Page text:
Originally Posted by 4kids3fish
My main concerns would be an electrically-based fire in the cabin and a fuel-based fire in the engine compartment.
Being only 12V the "electrical" nature of the former probably isn't that significant, and if the power wasn't immediately disconnected reignition via arcing doesn't sound too hard to handle. It would be a different matter in an accident however, where fuel spilllage and power-shorting could both be present.
Halon extinguishers were banned in Aust long ago - I had to hand a very nice one back in during the 80's.
Have you ever heard the saying "It's not the volts that kills you, its the amperage."? Sure a small wire will spark and the fuse will pop. That is what it is there for. But you take the main battery cable, the ground cable, or the altenator output wire and you have some serious juice there. I know of Jeepers who have made trail repairs by hooking up a few batteries in series and actually welded broken parts with them.
And don't forget, the batteries power the coils which can put out in excess of 50,000 volts. Obviously enough to ignite a fuel/air mixture. That is what they are there for.
But I agree with you, a class C fire in the passenger compartment would be bad, but also be very rare because of the fused protection and lack of readily combustible fuel. If one were to catch though, it could get very hot, fairly rapidly, spread quickly and be very hard to extinguish. Halon would be the preferred agent to catch this one quickly. An engine fire is more likely because of the highly flammable fuel available but it is easier to control and cause minimum damage with a simple extinguisher.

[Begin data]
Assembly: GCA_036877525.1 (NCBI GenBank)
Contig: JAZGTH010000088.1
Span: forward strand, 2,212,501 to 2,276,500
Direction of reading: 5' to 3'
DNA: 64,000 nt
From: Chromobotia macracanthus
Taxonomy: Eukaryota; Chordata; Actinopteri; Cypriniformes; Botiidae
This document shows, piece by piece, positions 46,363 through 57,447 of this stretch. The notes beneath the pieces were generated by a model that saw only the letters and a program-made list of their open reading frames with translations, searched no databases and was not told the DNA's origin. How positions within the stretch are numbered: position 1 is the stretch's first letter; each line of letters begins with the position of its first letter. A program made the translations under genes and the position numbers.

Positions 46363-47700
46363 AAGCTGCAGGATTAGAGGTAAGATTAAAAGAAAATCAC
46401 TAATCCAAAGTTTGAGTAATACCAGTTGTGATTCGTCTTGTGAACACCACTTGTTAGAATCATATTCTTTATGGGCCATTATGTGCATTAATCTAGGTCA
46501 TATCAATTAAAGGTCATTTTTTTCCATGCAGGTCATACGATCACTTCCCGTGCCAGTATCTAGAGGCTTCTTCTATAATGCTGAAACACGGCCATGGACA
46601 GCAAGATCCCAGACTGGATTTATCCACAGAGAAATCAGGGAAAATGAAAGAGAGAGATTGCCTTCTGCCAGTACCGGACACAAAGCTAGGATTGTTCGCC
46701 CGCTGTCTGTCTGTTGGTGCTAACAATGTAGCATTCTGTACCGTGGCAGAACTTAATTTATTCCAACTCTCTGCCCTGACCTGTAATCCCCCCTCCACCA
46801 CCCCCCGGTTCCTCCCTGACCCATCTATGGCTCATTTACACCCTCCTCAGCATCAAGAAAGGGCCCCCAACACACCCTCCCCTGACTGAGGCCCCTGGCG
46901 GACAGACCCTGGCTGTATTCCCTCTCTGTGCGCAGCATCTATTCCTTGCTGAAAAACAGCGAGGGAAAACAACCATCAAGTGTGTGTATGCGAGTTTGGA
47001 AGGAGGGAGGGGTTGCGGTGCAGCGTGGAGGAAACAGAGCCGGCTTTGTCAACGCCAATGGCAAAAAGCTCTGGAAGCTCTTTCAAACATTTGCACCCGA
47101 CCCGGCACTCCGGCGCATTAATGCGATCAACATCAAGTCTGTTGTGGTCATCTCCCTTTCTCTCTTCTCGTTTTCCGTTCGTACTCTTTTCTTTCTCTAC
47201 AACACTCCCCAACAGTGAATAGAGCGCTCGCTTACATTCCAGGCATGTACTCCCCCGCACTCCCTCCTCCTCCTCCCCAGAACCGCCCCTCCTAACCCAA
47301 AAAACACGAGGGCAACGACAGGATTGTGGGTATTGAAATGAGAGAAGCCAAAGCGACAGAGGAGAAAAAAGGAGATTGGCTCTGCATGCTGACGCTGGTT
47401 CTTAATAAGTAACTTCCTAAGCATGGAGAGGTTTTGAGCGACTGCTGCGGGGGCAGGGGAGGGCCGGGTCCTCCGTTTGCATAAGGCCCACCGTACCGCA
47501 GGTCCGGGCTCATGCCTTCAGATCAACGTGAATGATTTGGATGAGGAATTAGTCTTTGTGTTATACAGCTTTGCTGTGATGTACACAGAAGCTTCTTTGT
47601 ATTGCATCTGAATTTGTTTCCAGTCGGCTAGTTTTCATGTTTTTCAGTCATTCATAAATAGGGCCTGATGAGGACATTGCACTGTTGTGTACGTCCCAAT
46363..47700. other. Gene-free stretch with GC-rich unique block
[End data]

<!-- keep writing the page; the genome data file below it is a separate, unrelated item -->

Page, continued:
Of course, we have been talking about worse case scenarios. The best protection is prevention. Keep the electricity contained within the insulation and the fuel within the hoses and you should be OK. Be careful with batteries, be careful with fuel, no problems. A quote I have always liked is "Hope for the best but be prepared for the worst."
I didn't know that Halon extinguishers were banned and had to be turned in in Aussie. Over here you can still have them, manufacturers can still make and sell the extinguishers, they just can't make anymore Halon. They have to use what they have or use recycled Halon. I looked it up and we haven't made anymore Halon since 1994. That explains why Halon is so expensive.
The other interesting fact - The exception is Aviation. The FAA mandates Halon extinguishing systems on commercial planes. And the EPA has made an exception to the ban on the production of Halon for aviation use.